In the U.S., it is estimated that there are over 380,000 persons with a serious mental illness in jails and prisons. About 169,000 people with a mental illness are homeless. A substantial portion of these persons struggle with substance abuse problems. While not on the same scale as the U.S., Finland also confronts the significant challenges of persons with mental illness and substance abuse problems in its criminal justice system.
The vast majority of persons with serious mental illness are not dangerous. But, studies have shown the risk of violence and crime is elevated among persons with untreated symptoms of certain mental illnesses, especially when combined with substance abuse. These factors also make people more likely to be the victims of crime.
The healthcare ‘system’ for persons with mental illness in the U.S. is notoriously fragmented, with a lack of community support services. Mental health treatment—when available—is delivered and funded by a maze of private, public, for-profit, and nonprofit entities. Individuals and families can face overwhelming difficulties getting the help they need. As a result, many people ‘fall through the cracks’ and end up in jail or homeless. This also makes it difficult to adequately examine questions of how use of community mental health services might reduce rates of crime and incarceration.
Finland presents an ideal setting to study relationships between the mental health and criminal justice systems. Because of its publicly-funded universal healthcare system that is administered largely at the municipal level, more complete records are maintained on aspects of mental health services. This enables me to examine data on inpatient and outpatient treatment, and supportive housing at the community level, in a way that is not possible in the U.S.
"Finland presents an ideal setting to study relationships between the mental health and criminal justice systems."
As a Fulbright U.S. Core Scholar, I’ve been extraordinarily fortunate to work with social scientists at the University of Helsinki’s Institute of Criminology and Legal Policy, one of Europe’s top criminology research centers. Researchers at various government agencies, including THL (Finnish Institute for Health and Welfare) have helped provide necessary data.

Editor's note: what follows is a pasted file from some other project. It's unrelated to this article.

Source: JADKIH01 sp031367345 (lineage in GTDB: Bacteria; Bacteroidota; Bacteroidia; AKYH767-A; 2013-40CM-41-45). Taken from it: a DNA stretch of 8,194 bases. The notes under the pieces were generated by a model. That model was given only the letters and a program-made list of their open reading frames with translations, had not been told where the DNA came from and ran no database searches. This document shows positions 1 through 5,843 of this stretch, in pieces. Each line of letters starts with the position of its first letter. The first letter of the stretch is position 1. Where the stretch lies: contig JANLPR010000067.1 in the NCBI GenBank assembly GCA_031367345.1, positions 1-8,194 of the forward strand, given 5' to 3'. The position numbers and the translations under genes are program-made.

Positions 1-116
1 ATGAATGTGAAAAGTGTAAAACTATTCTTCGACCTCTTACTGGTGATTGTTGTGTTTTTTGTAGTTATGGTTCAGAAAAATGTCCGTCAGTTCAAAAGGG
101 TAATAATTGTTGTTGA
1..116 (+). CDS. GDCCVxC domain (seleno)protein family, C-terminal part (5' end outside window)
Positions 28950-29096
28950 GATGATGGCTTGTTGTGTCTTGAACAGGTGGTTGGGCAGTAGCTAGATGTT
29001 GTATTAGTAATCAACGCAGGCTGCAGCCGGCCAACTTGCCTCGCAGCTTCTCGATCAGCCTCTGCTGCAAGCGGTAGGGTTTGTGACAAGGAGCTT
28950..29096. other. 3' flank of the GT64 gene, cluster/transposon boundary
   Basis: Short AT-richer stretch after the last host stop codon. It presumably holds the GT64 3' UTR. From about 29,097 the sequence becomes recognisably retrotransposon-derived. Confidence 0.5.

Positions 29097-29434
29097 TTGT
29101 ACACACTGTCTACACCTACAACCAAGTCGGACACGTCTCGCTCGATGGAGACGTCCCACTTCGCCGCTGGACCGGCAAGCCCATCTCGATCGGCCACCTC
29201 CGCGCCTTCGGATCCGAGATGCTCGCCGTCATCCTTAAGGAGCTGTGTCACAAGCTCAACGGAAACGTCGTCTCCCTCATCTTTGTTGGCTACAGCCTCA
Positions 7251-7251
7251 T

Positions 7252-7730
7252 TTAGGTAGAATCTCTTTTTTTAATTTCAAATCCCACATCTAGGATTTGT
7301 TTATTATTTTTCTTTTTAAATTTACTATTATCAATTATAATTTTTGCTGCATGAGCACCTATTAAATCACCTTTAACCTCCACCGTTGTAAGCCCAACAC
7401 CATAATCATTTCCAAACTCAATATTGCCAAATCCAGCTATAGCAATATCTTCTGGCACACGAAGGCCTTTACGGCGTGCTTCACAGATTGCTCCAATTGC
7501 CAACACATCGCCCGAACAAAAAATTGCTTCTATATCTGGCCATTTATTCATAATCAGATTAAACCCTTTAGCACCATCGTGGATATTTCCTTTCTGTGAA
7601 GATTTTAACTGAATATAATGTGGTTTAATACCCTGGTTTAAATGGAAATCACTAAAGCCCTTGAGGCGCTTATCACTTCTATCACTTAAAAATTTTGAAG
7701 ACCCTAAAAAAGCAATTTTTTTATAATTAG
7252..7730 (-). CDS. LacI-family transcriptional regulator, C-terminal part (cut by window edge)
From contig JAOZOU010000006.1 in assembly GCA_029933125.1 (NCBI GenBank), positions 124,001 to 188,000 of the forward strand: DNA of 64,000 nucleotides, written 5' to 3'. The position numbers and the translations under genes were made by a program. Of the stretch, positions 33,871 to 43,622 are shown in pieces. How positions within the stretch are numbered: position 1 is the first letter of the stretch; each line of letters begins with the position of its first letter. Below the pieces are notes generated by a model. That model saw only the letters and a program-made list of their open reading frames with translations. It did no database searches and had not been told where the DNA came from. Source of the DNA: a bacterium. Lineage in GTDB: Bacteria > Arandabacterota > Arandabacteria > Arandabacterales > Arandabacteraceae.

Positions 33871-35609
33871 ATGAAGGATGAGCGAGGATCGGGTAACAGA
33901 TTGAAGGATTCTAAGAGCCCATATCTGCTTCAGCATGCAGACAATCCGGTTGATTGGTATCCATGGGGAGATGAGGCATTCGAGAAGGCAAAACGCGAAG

While here, I’ve had the opportunity to talk with several of the country’s top mental health researchers, criminologists, and visit prison facilities. We have had very engaging conversations and they have graciously shared their ‘ground level’ knowledge of how systems here operate, giving me a better understanding of what’s going on in the data. Much of our discussions focus on similarities and differences between the U.S. and Finland in our problems and solutions.
Exploring Finland's vibrant cities
"I’ve long believed that no matter where you are, ‘the people make the place’."
In addition to my research, I have enjoyed Finland’s vibrant cities, beautiful nature, and its many cultural offerings.
One of my favorite experiences was going to the Kotiharjun Sauna in the Kallio neighborhood of Helsinki. I happened to go there on a Sunday afternoon when the ‘old-timers’ gathered. It was obvious to them I was a novice. Despite this, they were very welcoming. They shared stories, and showed me the ritual of going from the dark, super-hot wood-fired sauna, to sitting outside in our towels with a refreshing beer (“saunaolut”). They were delighted that I had come a long way, and wanted to experience their special place that has been around since the 1920s.
I’ve long believed that no matter where you are, ‘the people make the place’. From my helpful research colleagues, to all the friends I’ve made here, to the old timers at the public sauna, they have all shown that Finland is truly a special place.